Protesters in the Ukraine have been told President Viktor Yanukovych “intends to sign” the trade agreement with the European Union that he had previously rejected. Ukrainians had called for Yanukovych’s resignation after he and other government officials rejected a European Union (EU) trade agreement over Russia’s long held control. Police in riot gear swept through Independence Square in the capital city of Kiev on Wednesday as citizens stood their ground.
Ukraine’s natural gas supply comes from Russia. Demonstrators numbering into the thousands had wanted Yanukovych to take advantage of the proposed agreement for Ukraine’s future with the EU or step down. They are also demanding the release of the president’s main political opponent, Yulia Tymoshenko, who has been in jail since 2011. According to the EU and others, the abuse of power charge against her was a “sham.” She is calling for the immediate resignation of Yanukovych and his supporters.
One of Ukraine’s most respected historical figures was known for fostering an independent, nationalistic spirit. Taras Shevchenko was a 19th-century poet and artist whose works reflected the peasant life of poverty during the time of tsarist Russia. He was born into serfdom in 1814. By the age of 14, he was a domestic servant with a flare for drawing. Under “contract,” he was sent to study with a master painter in 1832.
His talent was such that writers and artists bought his release from serfdom in 1838. That same year, Shevchenko’s drawings were approved by the Association for the Encouragement of Artists. The next year, he was awarded the Silver Medal for a landscape upon his examination at the Academy of Arts.
His poetry, like his paintings, reflected peasant life in the natural beauty of his home country. One of his poems, Testament, begins: “When I am dead, bury me in my beloved Ukraine.” Despite opposition from tsarist rule, Shevchenko continued to write poetry attentive to Ukrainian nationalism. At one point, he wrote of himself as being “the son and brother of our unfortunate nation.”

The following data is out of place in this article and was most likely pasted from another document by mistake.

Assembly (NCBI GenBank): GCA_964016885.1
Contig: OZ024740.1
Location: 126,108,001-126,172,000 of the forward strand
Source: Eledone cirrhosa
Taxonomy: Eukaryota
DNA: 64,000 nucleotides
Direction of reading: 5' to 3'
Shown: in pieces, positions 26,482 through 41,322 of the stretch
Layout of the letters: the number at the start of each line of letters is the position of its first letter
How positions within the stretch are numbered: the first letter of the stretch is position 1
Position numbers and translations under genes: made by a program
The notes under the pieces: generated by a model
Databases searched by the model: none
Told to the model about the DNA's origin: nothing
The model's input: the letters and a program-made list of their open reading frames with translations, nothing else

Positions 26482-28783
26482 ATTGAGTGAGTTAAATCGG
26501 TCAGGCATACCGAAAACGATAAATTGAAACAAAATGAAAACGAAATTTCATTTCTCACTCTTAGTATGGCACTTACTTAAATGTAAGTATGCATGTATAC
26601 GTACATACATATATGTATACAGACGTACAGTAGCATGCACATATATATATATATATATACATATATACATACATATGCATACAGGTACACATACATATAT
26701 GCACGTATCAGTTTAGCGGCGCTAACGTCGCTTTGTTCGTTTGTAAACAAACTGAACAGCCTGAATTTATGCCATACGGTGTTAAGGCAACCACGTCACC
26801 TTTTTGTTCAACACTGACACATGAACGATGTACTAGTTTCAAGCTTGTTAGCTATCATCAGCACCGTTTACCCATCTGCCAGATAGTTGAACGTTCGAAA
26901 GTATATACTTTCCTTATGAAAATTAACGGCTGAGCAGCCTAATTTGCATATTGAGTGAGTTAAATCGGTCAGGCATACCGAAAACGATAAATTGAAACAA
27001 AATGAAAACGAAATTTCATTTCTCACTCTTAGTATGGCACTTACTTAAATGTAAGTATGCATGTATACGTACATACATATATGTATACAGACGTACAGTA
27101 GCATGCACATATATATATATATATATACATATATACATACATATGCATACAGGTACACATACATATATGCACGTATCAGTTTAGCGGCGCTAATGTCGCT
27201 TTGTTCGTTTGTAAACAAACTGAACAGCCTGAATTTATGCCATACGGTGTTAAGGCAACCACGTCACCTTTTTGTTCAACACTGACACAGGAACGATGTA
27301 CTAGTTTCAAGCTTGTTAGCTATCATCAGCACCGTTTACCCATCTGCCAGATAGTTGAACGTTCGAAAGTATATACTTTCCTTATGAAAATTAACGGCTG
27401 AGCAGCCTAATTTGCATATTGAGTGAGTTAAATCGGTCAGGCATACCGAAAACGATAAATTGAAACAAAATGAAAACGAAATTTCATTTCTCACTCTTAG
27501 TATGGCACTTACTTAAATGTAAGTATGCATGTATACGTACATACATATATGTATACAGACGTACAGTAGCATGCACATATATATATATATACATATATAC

Much of his work was censored by the rulers of Russia. Lines were deleted, yet his talent could not be suppressed. He wrote about the suffering of peasants, their struggles and conditions they had to endure. Shevchenko was in prison and exiled for awhile but even in prison, he kept a small book hidden from the guards and wrote.
Today, he is an iconic figure, not only for his contributions to art and poetry, but for his influence over the Ukrainian language. Statues of him exist in 20 countries, including the United States and Canada. Several cities in Ukraine have a statue. The monument shown here is in Kiev, across from the Shevchenko State University in Shevchenko Park, and was erected in 1939. There are also several Taras Shevchenko museums. Ukraine has eight, Russia – three, Kazakhstan – one, and Canada has one in Toronto.
The poet used his art and words to stand in favor of his native Ukraine. Despite the struggles, he was an effective voice. Today’s protesters raised their collective voice, calling for change against Russian control. The nations of the European Union and the United States are listening, watching and participating in negotiations. The U.S. was considering sanctions but did not reveal details. Ukraine hasn’t seen protests of this size since the 2004 Orange Revolution which ousted Yanukovych in favor of pro-democratic leaders.
By Cynthia Collins